I have been underweight on the retailing sector throughout 2013 until the impacts of the payroll tax holiday expiration and other various tax hikes worked their way through the economy. However, consumption seems to be holding up judging by the 3.2% increase noted in the first-quarter GDP report hitting the market last week. Gas prices have dropped over 25% since February's peak and this is helping to offset the tax hikes consumers have faced in 2013. The sector seems to be garnering some more positive comments from analysts recently as well. Finally, retailers have little exposure to the dismal situation in Europe, unlike other sectors like manufacturers. Here are two retailers that are significantly under their previous highs but seem to on the mend and look like solid investments here.
Abercrombie & Fitch (ANF) operates as a specialty retailer of casual apparel for men, women and kids. It has over 900 stores in the United States and just under 150 stores internationally. The stock is down substantially from the over $75 the shares fetched around 18 months ago.
4 reasons ANF is a solid buy at $48 a share.
- Macquarie just upgraded the shares from "Neutral" to "Outperform."
- Analysts see 7% CAGR for revenue over the next two fiscal years and the stock sports a five-year projected PEG of under 1 (.72).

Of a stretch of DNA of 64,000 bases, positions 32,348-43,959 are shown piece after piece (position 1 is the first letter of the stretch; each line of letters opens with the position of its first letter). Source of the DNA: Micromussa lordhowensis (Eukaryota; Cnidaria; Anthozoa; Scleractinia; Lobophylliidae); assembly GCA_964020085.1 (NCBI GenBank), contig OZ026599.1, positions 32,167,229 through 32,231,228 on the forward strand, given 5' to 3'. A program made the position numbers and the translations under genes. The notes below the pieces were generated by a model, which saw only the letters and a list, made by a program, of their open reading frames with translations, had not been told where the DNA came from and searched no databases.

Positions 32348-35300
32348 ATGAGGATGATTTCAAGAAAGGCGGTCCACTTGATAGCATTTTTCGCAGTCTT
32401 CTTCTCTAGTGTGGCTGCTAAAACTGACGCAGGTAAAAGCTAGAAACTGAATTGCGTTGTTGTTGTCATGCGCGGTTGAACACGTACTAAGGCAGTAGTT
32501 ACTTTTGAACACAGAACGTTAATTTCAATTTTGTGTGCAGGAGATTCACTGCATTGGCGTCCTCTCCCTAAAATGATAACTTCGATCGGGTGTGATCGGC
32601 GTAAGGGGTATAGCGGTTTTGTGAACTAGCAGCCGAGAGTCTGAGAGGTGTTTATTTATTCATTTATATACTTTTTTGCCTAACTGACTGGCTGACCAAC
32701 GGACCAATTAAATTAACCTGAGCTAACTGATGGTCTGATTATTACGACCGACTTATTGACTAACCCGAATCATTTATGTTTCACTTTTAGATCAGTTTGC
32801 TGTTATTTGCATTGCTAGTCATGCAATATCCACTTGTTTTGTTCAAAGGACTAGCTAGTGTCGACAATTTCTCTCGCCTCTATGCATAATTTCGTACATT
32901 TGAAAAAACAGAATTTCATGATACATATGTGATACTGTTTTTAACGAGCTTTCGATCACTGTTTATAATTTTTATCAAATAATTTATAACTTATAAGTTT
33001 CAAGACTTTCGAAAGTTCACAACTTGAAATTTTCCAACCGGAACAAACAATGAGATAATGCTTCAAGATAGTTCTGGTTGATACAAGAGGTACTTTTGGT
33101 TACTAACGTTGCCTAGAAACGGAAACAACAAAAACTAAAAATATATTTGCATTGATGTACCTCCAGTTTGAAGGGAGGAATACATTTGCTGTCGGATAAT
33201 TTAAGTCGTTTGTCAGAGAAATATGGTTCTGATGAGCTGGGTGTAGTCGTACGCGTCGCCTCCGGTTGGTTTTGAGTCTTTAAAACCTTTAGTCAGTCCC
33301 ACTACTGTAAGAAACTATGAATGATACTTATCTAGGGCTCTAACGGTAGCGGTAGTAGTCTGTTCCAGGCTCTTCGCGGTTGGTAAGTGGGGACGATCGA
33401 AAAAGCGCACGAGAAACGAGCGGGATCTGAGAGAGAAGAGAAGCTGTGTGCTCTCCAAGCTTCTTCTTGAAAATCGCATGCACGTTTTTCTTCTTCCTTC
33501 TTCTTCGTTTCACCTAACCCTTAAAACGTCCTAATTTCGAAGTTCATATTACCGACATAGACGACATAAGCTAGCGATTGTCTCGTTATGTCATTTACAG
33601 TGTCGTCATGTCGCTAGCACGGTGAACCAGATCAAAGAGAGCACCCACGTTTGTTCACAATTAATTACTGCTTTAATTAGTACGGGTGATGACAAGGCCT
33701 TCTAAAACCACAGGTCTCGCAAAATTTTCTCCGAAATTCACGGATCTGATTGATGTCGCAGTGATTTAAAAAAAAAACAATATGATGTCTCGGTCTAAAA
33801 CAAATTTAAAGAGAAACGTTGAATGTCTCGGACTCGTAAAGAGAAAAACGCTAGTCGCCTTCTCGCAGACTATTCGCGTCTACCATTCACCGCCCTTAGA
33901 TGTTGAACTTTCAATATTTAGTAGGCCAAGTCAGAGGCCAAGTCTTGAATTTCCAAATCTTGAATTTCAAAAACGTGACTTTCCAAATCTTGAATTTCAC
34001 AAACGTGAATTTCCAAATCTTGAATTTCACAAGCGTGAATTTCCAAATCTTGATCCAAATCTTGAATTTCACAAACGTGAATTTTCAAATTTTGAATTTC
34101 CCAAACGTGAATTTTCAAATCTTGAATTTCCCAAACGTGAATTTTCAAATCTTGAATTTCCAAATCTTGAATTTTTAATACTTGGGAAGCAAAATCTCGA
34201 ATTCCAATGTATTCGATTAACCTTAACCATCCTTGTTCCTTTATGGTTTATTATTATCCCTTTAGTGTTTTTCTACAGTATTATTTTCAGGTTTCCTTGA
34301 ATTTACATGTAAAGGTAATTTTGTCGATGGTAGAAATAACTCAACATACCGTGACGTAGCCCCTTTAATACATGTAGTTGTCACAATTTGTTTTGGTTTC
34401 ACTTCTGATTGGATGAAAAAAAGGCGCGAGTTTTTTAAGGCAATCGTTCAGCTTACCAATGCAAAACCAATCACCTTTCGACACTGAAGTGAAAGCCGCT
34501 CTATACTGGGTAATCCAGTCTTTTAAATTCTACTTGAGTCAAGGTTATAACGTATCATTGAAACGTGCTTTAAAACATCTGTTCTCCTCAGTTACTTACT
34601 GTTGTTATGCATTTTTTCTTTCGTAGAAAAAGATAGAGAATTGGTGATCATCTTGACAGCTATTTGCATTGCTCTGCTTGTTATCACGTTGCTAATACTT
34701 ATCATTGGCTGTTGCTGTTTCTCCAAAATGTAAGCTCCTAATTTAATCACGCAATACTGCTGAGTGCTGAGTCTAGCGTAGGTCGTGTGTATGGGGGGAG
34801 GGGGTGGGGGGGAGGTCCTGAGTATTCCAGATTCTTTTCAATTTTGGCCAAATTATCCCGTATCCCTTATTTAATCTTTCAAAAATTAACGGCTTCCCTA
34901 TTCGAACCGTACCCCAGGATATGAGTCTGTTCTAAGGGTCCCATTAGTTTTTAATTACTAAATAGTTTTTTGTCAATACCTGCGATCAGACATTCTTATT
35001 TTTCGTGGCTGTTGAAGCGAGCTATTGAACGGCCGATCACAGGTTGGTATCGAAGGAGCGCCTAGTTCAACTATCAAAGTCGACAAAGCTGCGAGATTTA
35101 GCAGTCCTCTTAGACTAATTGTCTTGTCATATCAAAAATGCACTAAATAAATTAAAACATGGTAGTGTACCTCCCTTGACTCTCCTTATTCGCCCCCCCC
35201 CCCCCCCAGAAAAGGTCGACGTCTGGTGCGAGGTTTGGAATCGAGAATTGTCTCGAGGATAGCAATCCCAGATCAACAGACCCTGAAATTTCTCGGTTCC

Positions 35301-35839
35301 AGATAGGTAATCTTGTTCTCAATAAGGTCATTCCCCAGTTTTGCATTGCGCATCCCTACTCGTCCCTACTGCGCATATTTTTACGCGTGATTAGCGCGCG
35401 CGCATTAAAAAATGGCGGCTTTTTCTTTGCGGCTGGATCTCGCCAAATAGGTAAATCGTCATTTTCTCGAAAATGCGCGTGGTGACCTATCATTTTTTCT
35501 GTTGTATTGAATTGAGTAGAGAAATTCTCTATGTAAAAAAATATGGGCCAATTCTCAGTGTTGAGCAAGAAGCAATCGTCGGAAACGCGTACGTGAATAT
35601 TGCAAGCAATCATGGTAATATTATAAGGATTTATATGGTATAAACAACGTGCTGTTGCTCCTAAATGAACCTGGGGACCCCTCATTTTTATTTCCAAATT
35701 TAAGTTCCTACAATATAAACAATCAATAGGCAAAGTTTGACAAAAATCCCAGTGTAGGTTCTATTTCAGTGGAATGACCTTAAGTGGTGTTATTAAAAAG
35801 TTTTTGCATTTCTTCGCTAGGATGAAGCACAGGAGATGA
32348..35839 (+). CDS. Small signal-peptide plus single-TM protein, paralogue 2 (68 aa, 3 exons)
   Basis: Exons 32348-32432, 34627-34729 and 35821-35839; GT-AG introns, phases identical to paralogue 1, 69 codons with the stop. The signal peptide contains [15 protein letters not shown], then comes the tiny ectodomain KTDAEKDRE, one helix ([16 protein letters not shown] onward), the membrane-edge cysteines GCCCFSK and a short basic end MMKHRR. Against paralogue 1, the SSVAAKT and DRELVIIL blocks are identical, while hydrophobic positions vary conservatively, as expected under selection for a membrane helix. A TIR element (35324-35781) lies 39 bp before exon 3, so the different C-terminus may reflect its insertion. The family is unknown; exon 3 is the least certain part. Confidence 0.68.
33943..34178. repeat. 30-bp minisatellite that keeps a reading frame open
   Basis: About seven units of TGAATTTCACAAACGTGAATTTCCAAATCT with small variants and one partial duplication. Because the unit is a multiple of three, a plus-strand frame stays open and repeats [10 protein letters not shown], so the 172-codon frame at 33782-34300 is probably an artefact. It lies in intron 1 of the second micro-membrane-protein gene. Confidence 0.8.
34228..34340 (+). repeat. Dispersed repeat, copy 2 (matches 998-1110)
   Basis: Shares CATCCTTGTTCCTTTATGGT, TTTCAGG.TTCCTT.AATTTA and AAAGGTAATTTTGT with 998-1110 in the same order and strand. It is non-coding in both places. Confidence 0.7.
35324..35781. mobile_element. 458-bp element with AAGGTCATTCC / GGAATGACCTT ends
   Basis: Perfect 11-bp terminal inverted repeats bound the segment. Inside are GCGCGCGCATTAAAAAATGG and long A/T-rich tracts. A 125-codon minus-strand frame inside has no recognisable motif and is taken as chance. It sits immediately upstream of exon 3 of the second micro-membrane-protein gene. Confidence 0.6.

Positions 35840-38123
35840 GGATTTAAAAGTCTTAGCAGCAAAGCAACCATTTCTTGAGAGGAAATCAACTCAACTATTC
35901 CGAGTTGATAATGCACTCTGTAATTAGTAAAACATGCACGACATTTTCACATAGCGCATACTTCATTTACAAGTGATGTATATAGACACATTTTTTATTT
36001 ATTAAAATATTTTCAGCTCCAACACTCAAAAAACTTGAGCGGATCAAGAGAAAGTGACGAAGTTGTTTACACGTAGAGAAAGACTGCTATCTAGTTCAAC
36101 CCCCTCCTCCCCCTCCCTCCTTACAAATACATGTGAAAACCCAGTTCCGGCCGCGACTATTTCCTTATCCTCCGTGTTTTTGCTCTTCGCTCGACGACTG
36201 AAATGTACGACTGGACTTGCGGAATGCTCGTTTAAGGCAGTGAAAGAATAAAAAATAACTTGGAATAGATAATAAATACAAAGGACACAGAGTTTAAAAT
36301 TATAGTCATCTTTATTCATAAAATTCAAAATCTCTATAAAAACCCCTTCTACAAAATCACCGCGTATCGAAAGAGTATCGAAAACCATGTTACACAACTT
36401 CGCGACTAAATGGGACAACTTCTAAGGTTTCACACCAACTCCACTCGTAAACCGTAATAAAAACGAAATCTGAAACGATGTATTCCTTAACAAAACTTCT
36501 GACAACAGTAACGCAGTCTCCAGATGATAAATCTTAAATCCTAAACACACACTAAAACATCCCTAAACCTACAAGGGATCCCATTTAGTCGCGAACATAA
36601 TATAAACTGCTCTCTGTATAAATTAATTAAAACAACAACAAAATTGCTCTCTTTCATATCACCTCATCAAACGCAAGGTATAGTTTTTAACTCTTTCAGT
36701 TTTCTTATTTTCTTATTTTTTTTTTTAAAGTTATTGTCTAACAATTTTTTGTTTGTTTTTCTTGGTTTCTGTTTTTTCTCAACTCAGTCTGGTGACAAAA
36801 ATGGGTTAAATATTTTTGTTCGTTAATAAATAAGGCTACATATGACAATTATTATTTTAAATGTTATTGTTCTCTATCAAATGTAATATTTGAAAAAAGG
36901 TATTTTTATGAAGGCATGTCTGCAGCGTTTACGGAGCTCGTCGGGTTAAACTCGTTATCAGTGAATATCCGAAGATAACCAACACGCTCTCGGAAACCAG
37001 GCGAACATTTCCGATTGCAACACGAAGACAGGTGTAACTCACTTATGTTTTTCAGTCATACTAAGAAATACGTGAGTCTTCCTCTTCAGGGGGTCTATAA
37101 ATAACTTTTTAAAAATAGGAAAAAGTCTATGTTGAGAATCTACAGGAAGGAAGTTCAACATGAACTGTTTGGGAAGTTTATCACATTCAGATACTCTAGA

- The company has beat earnings estimates easily for three straight quarters and the stock is selling at under 12x next fiscal year's projected earnings.
- Abercrombie has a solid balance sheet with over $550mm in net cash on the books (over 15% of its current market capitalization). The stock also yields 1.7%.
Dick's Sporting Goods (DKS) operates as a sports and fitness retailer primarily in the Eastern United States. It owns 518 Dick's Sporting Goods stores in 44 states and 81 Golf Galaxy stores in 30 states. The stock is down not quite 15% from its highs late in 2012.
4 reasons DKS is a bargain at just over $47 a share:
- Barclays just initiated the shares as "Overweight" with a $57 price target on the shares. BMO Capital also upgraded the shares to "Outperform" from "Market Perform" in March.
- Analysts expect 7% to 10% annual revenue growth over the next two years. The stock's five-year projected PEG is near 1 (1.11) as well.
- The company has no net debt and has almost $350mm of net cash on its books (over 5% of market capitalization).
- The stock has good technical support just under the current price level (See Chart).